Note that dictation software was used in
this message and thus odd word swaps can slip in!
Bowl traps work very well for monitoring
and inventorying bees, but require that you carefully wash and dry the
specimens prior to pinning or you risk the hair and wings becoming matted
and the resulting specimen difficult to identify.
Or do you?
Recently, we discovered that if you
processed specimens within 24 hours to 36 hours following their capture
in bowl traps the hair and wings retained a much more natural look than
if you let the specimens soak in water, propylene glycol, or alcohol for
long periods of time.
Additionally, we have recently begun
to use disposable paper paint strainers as a means to increase our efficiency
at collecting bowl trap samples in the field. After collecting a set of
bowls by dumping them into a paint strainer, we simply fold the paint strainer
up, staple it at the top and usually throw it into a box or a bucket in
the car. We then continue to collect whatever transects we have set out
that day and then in the afternoon or evening we bag everything into a
large plastic bag and put things directly into the freezer without transferring
anything to alcohol.
We realized this past week, however,
that we actually did not need to wash and dry specimens that were handled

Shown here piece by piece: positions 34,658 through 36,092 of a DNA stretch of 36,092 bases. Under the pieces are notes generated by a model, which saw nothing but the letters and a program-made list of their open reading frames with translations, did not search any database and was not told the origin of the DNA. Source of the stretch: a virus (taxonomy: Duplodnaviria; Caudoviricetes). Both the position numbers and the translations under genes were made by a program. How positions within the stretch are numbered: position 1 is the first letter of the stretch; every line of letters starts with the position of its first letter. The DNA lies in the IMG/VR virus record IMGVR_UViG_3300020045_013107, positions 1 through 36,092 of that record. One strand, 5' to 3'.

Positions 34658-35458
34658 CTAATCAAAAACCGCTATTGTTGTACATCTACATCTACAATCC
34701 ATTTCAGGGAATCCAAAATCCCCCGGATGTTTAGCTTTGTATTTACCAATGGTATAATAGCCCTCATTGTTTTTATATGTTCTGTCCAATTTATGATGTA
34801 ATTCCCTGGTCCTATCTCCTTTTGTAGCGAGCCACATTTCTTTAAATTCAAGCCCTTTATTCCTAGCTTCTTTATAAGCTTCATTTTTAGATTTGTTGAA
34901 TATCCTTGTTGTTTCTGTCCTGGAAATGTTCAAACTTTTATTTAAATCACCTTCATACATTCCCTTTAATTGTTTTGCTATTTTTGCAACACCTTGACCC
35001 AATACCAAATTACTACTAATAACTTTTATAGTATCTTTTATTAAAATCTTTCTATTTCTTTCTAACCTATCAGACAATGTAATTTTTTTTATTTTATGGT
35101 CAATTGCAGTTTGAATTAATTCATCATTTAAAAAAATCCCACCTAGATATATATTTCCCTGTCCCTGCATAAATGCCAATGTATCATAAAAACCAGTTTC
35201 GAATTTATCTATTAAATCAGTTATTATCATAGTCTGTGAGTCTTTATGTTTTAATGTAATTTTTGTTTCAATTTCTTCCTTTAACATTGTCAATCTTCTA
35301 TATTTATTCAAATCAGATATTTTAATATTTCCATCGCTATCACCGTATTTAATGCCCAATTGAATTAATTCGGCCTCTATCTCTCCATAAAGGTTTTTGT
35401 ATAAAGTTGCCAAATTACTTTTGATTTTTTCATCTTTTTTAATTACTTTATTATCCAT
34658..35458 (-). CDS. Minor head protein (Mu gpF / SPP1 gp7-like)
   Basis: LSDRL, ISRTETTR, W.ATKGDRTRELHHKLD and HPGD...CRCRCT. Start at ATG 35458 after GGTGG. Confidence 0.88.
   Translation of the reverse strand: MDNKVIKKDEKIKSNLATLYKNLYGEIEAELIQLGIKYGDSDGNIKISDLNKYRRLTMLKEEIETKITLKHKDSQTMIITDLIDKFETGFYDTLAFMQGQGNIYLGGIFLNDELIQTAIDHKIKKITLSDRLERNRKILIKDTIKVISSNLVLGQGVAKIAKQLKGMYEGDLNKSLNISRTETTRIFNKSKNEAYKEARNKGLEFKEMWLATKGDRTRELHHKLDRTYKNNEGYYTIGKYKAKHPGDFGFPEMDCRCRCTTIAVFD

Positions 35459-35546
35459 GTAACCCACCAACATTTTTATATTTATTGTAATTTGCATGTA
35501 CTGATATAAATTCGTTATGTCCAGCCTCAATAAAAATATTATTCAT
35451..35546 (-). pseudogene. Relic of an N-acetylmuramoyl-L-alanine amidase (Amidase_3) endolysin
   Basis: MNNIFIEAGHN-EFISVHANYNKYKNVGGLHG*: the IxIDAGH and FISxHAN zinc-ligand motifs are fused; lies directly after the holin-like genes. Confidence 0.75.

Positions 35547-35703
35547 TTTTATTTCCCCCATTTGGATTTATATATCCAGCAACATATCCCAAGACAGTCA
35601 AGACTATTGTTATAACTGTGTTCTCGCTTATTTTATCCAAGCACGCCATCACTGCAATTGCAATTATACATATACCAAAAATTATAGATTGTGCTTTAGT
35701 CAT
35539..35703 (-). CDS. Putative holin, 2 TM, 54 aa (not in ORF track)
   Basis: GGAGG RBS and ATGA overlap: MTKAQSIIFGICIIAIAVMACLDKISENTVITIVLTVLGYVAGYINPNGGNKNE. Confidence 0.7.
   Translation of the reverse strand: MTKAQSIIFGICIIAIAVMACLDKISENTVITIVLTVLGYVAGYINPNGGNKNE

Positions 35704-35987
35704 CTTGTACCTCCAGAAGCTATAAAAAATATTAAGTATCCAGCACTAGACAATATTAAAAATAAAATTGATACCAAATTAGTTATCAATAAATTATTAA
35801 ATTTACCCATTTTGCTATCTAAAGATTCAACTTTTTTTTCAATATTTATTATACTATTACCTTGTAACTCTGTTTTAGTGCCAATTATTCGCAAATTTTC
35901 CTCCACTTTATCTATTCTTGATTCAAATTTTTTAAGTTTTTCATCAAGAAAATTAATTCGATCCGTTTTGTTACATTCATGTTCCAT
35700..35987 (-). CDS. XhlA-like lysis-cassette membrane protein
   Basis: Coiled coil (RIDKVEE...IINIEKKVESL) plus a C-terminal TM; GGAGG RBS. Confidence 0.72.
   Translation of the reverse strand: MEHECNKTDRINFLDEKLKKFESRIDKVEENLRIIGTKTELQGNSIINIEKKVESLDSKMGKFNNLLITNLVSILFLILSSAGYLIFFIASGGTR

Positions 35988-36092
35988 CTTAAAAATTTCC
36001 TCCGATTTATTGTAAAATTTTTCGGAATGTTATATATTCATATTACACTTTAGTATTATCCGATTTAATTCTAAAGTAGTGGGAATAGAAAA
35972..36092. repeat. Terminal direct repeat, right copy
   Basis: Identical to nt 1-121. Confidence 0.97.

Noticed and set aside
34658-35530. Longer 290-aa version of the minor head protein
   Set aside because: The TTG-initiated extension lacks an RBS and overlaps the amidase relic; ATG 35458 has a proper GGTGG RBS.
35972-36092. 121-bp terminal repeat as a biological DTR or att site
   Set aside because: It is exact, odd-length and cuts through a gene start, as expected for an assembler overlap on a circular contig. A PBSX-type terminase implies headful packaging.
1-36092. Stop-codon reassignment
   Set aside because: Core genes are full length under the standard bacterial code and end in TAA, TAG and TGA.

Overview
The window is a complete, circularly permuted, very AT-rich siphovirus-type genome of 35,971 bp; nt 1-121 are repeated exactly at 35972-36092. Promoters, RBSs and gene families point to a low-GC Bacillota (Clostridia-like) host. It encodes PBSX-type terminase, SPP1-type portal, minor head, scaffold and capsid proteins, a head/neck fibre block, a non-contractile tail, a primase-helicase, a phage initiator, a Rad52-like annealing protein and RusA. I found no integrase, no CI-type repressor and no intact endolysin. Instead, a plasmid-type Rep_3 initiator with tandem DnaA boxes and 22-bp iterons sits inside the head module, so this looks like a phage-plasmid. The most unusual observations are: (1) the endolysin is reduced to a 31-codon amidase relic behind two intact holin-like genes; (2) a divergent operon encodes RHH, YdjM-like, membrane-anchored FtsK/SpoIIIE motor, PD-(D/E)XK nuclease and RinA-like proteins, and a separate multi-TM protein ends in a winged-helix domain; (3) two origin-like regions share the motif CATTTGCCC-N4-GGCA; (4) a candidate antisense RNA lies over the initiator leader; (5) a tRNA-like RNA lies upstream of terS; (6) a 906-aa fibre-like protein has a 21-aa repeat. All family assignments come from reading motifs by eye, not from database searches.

in this way. Simply taking them out of the freezer and dumping them into
petri dishes resulted in quite good looking specimens. If you had captured
a lot of skippers in a sample then you can get a bit more dust on the specimens
from scales and if you did not rinse the soap off specimens in the field
then there can be a slight dull sheen to specimens, however this never
was extensive enough to prevent the easy identification of the resulting
It appears that the combination of quick
removal from the water, the paper soaking up any residual water in the
specimens, and the freezing of the specimens rather than storing them in
a liquid results in specimens that have not become soggy and essentially
dry on their own in the freezer. Thus specimens can be pinned directly
from the freezer or stored in petri dishes (after drying completely) for
identification directly out of the petri dishes completely skipping the
washing and drying procedures of the past. This saves a tremendous amount
of time although creates a slightly dirtier specimen than one that was
washed and dried completely. However, on the other hand, their hair looks
better and the wings are less shriveled than specimens coming out long
storage in liquids.
THERE is wind where the rose was,
Cold rain where sweet grass was,
And clouds like sheep
Stream o'er the steep
Grey skies where the lark was.
Nought warm where your hand was,
Nought gold where your hair was,
But phantom, forlorn,
Beneath the thorn,
Your ghost where your face was.
Cold wind where your voice was,
Tears, tears where my heart was,
And ever with me,
Child, ever with me,
Silence where hope was.
Walter De La Mare- November